Responsibilities on project: Lead Architect
Duration on site: 11 Months including music practice room
Site completion: September 2014
Gross floor area: 258m2
Build Rate: £1,677.84m2
U Values: Roof – 0.16 w/m2k, Walls – 0.18 w/m2k and floor 0.16 w/m2k
Originally built as a purpose designed ‘school for lady gardeners’ in the early Twentieth Century, Ragged Lands was purchased by our clients who engaged BBM to devise a strategy for carrying out a thorough ‘eco-retrofit’ of the 258m2house. As detailed elsewhere on our website, the project also included for a purpose-built music practice room which was created in the extensive gardens.
To assist BBM with the energy efficiency appraisal, energy and building services consultants, Robinson Associates were brought onboard to calculate the existing energy profile of the house and to benchmark a ‘shopping list’ of energy efficiency upgrades. The baseline annual energy requirements and carbon emissions for the house were derived from SAP 2009 predictive calculations and IES thermal modeling. For space heating alone the existing house was found to have a carbon emission rate of around 84 kg/m2/year or 198kWh/m2/year and for such a large house heated using a propane fired gas boiler, this meant the energy costs for space heating in particular were extremely high. After a carbon versus cost benefit analysis was carried out using the various roof, wall, floor and glazing proposals had been evaluated, the report concluded the house could be realistically refurbished to achieve a carbon emission rate of around 20 kg/m2/year or 41kWh/m2/year in space heating demand.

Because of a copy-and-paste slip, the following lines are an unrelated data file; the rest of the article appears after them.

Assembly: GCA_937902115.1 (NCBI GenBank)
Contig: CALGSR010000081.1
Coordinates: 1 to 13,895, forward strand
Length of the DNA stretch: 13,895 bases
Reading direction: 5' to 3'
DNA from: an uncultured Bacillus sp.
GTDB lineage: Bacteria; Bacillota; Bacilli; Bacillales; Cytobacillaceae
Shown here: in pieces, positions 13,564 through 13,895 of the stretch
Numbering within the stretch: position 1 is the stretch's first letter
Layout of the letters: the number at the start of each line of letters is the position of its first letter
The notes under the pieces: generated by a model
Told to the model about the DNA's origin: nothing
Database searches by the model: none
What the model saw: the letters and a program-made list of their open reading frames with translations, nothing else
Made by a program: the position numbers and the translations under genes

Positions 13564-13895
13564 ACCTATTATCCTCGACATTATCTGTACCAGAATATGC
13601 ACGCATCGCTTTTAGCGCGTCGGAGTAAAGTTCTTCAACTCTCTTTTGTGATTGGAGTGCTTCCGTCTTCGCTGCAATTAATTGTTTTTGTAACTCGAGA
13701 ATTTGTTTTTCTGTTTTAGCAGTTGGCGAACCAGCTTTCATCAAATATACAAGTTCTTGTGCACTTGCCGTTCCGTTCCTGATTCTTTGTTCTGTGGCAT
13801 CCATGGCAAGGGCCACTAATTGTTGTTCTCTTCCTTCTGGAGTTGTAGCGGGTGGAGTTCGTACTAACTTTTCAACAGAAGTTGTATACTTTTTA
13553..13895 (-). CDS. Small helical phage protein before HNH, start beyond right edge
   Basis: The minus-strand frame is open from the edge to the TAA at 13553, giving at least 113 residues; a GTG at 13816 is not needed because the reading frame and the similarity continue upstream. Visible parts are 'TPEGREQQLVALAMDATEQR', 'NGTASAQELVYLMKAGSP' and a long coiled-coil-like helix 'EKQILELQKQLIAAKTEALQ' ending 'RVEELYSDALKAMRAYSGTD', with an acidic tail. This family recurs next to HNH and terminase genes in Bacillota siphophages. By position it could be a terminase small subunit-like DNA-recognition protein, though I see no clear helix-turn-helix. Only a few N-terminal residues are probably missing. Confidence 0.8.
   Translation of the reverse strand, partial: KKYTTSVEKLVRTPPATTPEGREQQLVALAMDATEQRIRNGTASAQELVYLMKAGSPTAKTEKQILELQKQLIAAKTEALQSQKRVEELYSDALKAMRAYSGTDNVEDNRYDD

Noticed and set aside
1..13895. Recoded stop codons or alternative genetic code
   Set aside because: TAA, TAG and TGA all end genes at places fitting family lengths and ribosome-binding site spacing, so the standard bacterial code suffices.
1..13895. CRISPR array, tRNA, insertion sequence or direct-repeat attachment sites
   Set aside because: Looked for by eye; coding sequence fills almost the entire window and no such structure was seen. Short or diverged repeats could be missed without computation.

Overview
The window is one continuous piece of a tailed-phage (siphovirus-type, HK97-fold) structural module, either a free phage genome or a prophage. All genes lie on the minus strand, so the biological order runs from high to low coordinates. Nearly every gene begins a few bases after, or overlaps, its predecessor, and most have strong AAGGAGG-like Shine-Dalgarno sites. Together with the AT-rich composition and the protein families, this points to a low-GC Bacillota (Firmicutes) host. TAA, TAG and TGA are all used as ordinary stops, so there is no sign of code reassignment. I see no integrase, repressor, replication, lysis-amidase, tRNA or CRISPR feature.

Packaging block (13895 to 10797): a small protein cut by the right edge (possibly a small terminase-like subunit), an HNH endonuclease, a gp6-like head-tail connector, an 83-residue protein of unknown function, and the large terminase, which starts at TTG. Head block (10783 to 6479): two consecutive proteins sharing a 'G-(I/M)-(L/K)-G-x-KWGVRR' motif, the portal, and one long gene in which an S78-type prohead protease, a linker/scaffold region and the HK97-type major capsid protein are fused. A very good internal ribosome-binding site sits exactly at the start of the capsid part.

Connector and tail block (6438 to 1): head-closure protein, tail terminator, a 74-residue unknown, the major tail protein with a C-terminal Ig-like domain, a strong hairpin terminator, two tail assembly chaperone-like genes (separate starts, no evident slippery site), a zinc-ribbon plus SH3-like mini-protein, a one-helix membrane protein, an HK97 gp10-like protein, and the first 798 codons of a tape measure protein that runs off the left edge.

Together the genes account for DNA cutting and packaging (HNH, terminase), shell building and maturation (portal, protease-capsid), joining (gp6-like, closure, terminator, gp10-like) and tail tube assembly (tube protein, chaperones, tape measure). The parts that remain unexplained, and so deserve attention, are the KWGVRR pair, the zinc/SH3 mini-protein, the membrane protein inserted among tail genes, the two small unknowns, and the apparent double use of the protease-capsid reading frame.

The strategy also included use of solar thermal water heating panels mounted on the roof and a 4kWp photovoltaic (solar electric) array mounted on the roof of the new build music practice room located about 30 metres to the west of the house.
The house itself was actually insulated on the outside, meaning some of the roof verges and eaves needing to be modified. A combination of render and brick slips was used. In a small area of ventilated clay tiles on timber stud walls, it was possible to insulate from the inside. New glazing was supplied throughout and the opportunity was taken to refurbish the clay tile roof – works which required a formal bat license to arranged and all planned and set prior to the contract being let.
The result is a house which completely resembles the old one in its material palette but is now far more energy efficient and more durable than before. Internally the ground floor which was part suspended timber floor and part ground bearing slab was given two highly capable energy efficiency upgrades to suit. Extensive new internal fittings, bathrooms and kitchen.